The Nun (2018)

The Nun
Director: Corin Hardy
Writer: Gary Dauberman
Prequel to/Spin-Off from: The Conjuring, The Conjuring 2
Cast: Demián Bichir, Taissa Farmiga, Jonas Bloquet, Bonnie Aarons, Ingrid Bisu, Patrick Wilson, Vera Farmiga, Lili Taylor
Seen on: 4.10.2018
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Plot:
After the suicide of a nun there, Father Burke (Demián Bichir), an exorcist weighed down by his past, is sent to Romania to investigate her suicide and to figure out if something more is going on. By his side is the novitiate Sister Irene (Taissa Farmiga) who had visions that might relate to the incident. As they arrive at the convent in the middle of nowhere, they find that there is more to the suicide and to the convent itself than they had anticipated.

As a fan of the Insidious and Conjuring movies, I wanted to see The Nun, but I have to admit that it can’t quite keep up with this films. It’s an okay horror film, but I just expected a little more.

The film poster showing a young nun in white, but the image is torn across her face, revealing the creepy face of a nun in black behind her.
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Insidious: The Last Key (2018)

Insidious: The Last Key
Director: Adam Robitel
Writer: Leigh Whannell
Sequel to: Insidious, Insidious: Chapter 2, Insidious: Chapter 3
Cast: Lin Shaye, Leigh Whannell, Angus Sampson, Kirk Acevedo, Caitlin Gerard, Spencer Locke, Josh Stewart, Tessa Ferrer, Bruce Davison, Ty Simpkins, Rose Byrne, Patrick Wilson, Barbara Hershey, Joseph Bishara
Seen on: 11.1.2018
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Plot:
Elise (Lin Shaye) is a successful parapsychologist with a lot of experience under her belt. But when she is called to a case in her own childhood home, she declines to help. She can’t stomach the idea to go back to where she first encountered the supernatural. But her conscience doesn’t let her leave the cry for help unanswered. Her assistants Specs (Leigh Whannell) and Tucker (Angus Sampson) accompany her on her way to New Mexico.

Insidious: The Last Key is, unfortunately, a disappointment after the strong films in the series before it (especially the first two). The character work is still solid, but it just isn’t scary.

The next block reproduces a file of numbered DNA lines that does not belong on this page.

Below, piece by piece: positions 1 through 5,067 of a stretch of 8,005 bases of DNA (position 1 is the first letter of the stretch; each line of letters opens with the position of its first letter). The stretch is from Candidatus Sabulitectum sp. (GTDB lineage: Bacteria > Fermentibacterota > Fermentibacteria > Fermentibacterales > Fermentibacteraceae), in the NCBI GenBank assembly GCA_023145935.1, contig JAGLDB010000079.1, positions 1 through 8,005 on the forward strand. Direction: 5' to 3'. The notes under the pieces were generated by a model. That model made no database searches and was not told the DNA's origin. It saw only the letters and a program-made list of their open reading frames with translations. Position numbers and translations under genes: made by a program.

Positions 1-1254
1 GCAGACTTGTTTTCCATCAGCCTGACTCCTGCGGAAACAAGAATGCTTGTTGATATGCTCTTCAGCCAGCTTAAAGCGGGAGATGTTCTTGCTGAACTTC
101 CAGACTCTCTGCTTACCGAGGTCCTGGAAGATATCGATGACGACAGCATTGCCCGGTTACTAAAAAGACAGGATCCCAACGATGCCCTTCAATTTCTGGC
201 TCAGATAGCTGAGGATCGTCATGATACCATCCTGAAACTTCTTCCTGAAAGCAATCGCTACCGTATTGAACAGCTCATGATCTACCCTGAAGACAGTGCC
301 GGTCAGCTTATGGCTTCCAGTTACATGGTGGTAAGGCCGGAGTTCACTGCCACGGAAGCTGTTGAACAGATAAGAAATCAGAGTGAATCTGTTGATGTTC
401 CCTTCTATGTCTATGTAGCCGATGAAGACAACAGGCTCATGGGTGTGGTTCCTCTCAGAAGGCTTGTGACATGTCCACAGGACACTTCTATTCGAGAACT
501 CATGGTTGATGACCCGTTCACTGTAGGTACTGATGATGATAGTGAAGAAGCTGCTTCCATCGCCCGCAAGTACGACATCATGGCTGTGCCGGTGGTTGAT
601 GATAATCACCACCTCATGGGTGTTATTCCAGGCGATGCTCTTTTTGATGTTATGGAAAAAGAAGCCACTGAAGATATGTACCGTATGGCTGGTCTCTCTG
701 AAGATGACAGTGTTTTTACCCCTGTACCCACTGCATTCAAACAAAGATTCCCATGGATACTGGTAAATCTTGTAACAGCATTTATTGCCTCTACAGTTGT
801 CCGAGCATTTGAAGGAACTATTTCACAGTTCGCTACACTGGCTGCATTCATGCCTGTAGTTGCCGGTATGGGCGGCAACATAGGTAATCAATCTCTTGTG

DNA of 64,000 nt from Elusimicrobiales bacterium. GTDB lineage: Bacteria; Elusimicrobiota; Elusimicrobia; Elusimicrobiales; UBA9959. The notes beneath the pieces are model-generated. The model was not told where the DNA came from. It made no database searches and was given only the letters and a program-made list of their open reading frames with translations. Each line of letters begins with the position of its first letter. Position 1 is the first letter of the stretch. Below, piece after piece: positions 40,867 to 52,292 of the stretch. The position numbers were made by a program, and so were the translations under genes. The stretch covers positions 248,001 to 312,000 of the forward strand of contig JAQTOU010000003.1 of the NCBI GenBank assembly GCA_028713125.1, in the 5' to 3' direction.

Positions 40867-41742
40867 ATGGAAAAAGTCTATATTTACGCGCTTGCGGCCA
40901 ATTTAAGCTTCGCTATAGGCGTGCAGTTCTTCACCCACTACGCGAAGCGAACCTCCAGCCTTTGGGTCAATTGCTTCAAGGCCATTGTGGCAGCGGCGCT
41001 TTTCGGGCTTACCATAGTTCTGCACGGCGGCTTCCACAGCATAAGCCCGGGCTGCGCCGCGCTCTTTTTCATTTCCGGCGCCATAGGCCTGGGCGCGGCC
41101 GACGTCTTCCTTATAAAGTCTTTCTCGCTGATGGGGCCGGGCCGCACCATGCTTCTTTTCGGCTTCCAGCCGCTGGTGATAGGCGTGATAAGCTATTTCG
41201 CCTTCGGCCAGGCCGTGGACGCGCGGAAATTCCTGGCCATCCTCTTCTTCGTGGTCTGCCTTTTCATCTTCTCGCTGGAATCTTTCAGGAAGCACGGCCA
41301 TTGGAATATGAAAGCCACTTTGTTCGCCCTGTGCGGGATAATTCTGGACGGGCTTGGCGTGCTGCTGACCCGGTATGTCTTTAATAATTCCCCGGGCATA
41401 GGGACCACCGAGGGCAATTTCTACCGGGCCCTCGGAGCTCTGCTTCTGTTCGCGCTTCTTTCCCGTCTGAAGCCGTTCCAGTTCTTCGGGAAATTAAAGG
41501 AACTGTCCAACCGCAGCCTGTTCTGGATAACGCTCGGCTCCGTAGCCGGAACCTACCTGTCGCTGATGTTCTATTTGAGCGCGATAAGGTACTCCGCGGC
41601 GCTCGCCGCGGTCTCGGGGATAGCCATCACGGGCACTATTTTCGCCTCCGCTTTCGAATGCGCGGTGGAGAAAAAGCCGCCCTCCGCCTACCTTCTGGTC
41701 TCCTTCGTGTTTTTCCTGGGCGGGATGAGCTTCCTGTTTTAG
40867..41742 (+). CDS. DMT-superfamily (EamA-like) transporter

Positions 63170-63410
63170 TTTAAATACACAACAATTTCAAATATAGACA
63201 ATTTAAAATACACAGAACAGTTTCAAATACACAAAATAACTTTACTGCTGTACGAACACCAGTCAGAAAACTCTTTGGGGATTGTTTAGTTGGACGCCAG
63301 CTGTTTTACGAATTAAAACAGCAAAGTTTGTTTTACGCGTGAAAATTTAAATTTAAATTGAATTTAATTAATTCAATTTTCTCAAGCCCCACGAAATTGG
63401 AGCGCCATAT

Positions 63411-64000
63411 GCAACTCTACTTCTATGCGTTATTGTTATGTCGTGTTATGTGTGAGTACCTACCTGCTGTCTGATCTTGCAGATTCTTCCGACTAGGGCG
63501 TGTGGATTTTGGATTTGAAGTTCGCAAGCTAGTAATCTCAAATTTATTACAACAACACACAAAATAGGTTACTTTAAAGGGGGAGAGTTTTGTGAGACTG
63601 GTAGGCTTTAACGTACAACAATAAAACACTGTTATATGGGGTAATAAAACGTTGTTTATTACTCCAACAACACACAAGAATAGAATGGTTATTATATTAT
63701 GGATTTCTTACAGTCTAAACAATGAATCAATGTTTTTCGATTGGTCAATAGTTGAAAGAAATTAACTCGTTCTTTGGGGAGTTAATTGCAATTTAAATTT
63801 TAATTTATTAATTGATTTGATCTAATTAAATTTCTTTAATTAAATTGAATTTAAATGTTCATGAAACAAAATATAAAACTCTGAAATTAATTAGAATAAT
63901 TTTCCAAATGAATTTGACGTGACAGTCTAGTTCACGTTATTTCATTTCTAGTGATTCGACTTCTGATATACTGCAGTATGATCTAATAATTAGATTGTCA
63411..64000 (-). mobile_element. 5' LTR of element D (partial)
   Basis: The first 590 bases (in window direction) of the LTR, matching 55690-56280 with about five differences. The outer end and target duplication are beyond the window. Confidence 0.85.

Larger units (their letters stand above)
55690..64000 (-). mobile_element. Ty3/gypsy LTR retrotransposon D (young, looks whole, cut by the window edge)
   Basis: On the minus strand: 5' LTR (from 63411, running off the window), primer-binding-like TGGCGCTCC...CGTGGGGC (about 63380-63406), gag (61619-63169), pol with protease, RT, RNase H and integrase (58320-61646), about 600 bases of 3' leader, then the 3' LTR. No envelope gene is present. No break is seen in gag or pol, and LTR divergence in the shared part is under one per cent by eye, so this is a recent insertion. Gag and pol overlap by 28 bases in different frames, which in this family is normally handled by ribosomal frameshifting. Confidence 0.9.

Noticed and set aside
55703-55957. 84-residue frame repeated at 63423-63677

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The Conjuring 2 (2016)

The Conjuring 2
Director: James Wan
Writer: Carey HayesChad Hayes, James Wan, David Leslie Johnson
Based on: a case from Ed and Lorraine Warren
Sequel to: The Conjuring
Cast: Patrick WilsonVera FarmigaMadison WolfeFrances O’ConnorLauren EspositoBenjamin HaighPatrick McAuleySimon McBurneyMaria Doyle KennedySimon DelaneyFranka PotenteSteve CoulterJoseph Bishara
Seen on: 17.6.2016

Plot:
After what happened in Amityville Ed (Patrick Wilson) and Lorraine Warren (Vera Farmiga) have agreed to take things slowly and not take on any new cases – at the request of Lorraine who has been having visions and premonitions, and none of the good kind. But when they hear about a case of single mother Peggy (Frances O’Connor) who have been having troubles since moving to a new house, most of all with daughter Janet (Madison Wolfe), the Warrens agree to travel to London to see them and, most likely, debunk whatever is going on. But things turn out differently than they thought.

I very much loved The Conjuring and pretty much all the horror films Wan did so far, so my expectations for The Conjuring 2 were high indeed – and I wasn’t disappointed at all. It’s scary and funny and thoroughly effective.

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Batman v Superman: Dawn of Justice (2016)

Batman v Superman: Dawn of Justice
Director: Zack Snyder
Writer: Chris Terrio, David S. Goyer
Based on: Bob Kane‘s and Bill Finger‘s comics character; and Jerry Siegel‘s and Joe Shuster‘s comics chararcter
Sequel to: Man of Steel
Cast: Ben Affleck, Henry Cavill, Amy Adams, Jesse Eisenberg, Diane Lane, Laurence Fishburne, Jeremy Irons, Holly Hunter, Gal Gadot, Scoot McNairy, Callan Mulvey, Tao Okamoto, Michael Shannon, Harry Lennix, Neil deGrasse Tyson, Carla Gugino, Kevin Costner, Anderson Cooper, Patrick Wilson, Ezra Miller, Jason Momoa, Joe Morton
Part of: DC movies
Seen on: 1.4.2016

Plot:
The world loves Superman (Henry Cavill), if not to say that they actually worship him. With his superhuman powers, he is a tremendous hero, of course – but should he ever stop to help humanity, who could possibly put up a fight against him? That’s the question Bruce Wayne, aka Batman (Ben Affleck), asks himself. He has watched everything else around him fall, so it seems only a question of time until Superman falls, too. So Bruce starts to devise a plan with which he might be able to stop Superman, should it ever become necessary. And there are signs that it will.

Batman v Superman is not a good film. That wasn’t to be expected. But it is actually so bad at times, it becomes grotesque. Since I’m late to the party and Ben Dreyfuss already put it beautifully, I’ll give you the perfect quote about the film, before imperfectly listing my own thoughts:

It is incomprehensible! Nothing makes any sense! We all understand that plots in these movies don’t make sense. Of course they don’t. That’s standard. But in this movie nothing makes sense on a scene level. In a lot of movies that make no sense on a plot level, the person will say, “I am going to rob this fruit store,” and you can quibble about why a person would rob a fruit store, but the characters in the movie accept it and go about robbing the fruit store and we go along with it. They have conviction and authenticity and they really try to rob that fruit store good, even if we in the audience think they are being ridiculous for robbing a fruit store, because when it really works, it doesn’t matter. In Batman v Superman the characters say, “I am going to rob this fruit store,” and then go into the fruit store, throw fruit in the air, paint the walls with fruit, pay for the fruit, use the fruit as puppets in improv comedy, have a dance party with the fruit, build a home in the fruit store, burn the fruit store down, exit the smoldering husk of the fruit store and announce, “I robbed the vegetable store.”

batmanvsuperman[SPOILERS]

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Bone Tomahawk (2015)